Facebook Twitter YouTube
  Home  
  News  Expand   News  
    About    Expand     About    
  Projects  Expand   Projects  
  Members  Expand   Members  
  Publications  Expand   Publications  
  Meetings  Expand   Meetings  
  Fellowships  Expand   Fellowships &nbsp
  Prizes  
  Contribute  
  Member Login
Public Research Universities: Recommitting to Lincoln’s Vision—An Educational Compact for the 21st Century

Conclusion

What Public Research Universities and Their Partners Should Do

As the financial model of public research universities changes, driven primarily by diminishing contributions from the states, these institutions must find ways to respond to their pressing needs while also building for the future. The Lincoln Project has focused on the universities as the principal actors. They have the most at stake in addressing these challenges, and they have more options at their disposal, from cost-cutting to tuition increases to regional partnerships. But public research universities cannot solve their financial challenges without help. They need new partners, especially among those who benefit most directly from the services that the universities provide.

The suggestions offered by the Lincoln Project are largely designed to attract such partners. State and federal government, business, and the philanthropic community all have roles in forging the new compact needed to sustain and strengthen public research universities. We urge these partners to work together and to be bold in pursuing the ideas presented here. Most public research universities have already undertaken some of the initiatives we recommend, and each should expand its strategies to adopt those recommendations most applicable to its specific context. We are confident that these recommendations, implemented in combination, will help public research universities evolve to meet new challenges and societal demands in a sustainable long-term model, while continuing to pursue their collective mission of ensuring excellence and access in public higher education.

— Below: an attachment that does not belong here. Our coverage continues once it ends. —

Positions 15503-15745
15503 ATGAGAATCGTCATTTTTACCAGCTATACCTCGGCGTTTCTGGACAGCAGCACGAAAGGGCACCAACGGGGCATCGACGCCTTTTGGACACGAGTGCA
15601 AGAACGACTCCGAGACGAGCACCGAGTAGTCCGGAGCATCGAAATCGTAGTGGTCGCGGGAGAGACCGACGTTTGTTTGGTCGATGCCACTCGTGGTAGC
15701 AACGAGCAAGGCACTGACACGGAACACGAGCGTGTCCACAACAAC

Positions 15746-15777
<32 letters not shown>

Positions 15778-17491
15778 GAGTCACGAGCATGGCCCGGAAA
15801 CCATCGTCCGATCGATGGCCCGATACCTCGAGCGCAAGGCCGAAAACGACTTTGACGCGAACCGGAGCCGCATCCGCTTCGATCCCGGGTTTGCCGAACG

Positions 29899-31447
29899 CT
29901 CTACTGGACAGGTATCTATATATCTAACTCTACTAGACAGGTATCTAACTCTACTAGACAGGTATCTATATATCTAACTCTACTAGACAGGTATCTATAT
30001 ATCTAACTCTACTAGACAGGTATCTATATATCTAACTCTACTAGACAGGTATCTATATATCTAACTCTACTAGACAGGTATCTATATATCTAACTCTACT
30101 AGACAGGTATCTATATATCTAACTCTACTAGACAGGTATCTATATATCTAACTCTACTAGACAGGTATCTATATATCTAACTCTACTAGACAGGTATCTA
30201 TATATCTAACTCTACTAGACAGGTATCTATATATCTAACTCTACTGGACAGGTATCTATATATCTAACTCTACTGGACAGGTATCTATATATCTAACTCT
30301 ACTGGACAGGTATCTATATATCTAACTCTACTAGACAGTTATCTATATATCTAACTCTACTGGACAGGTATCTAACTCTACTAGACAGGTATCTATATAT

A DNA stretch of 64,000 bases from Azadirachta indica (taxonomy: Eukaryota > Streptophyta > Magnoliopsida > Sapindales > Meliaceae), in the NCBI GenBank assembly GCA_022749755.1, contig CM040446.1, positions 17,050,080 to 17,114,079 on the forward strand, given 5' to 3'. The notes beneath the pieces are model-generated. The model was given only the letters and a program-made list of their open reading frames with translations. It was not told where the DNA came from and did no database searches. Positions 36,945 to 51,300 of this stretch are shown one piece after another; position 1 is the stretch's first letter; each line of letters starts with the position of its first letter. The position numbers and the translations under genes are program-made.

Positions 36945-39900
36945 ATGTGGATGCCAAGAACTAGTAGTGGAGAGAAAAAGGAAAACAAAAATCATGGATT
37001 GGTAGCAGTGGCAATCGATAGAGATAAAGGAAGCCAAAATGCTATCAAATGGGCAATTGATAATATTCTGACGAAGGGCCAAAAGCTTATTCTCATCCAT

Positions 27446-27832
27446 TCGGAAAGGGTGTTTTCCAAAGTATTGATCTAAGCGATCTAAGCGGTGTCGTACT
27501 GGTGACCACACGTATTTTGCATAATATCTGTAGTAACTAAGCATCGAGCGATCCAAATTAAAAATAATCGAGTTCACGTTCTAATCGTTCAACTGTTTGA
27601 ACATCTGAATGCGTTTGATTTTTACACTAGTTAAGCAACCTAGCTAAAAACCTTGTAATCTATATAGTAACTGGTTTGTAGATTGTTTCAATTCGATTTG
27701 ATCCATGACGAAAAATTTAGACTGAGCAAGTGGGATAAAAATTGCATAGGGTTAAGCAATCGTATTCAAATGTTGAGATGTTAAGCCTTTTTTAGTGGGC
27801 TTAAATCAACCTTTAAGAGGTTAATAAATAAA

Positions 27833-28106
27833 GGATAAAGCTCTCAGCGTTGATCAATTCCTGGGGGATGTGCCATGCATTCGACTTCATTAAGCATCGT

Recommendations for Public Research Universities

  • Establish annual cost and efficiency targets, and publish progress reports for the university community and the broader public.
  • Form alliances with other colleges and universities (public or private, state or regional) to facilitate research partnerships, shared course offerings, collective purchasing contracts, common facility usage, and collaborations on innovative programs.
  • Explore and pursue new revenue streams consistent with the fundamental values of public research universities.
  • Enhance advancement and development activities within the institution, emphasizing unrestricted giving in support of core educational goals.
  • Pursue multipartner capacity-building matching programs. For example, state and federal agencies working together with philanthropic partners could provide transformational support for university faculty.
  • Signal to the business community that universities are willing partners by accelerating and simplifying the transfer of knowledge to the private sector.
  • Encourage governing boards to pursue the expertise needed to adjust to new funding models.
  • Provide comprehensive financial aid to low-income in-state undergraduate students.
  • Track student performance in real time and intervene appropriately to improve student success.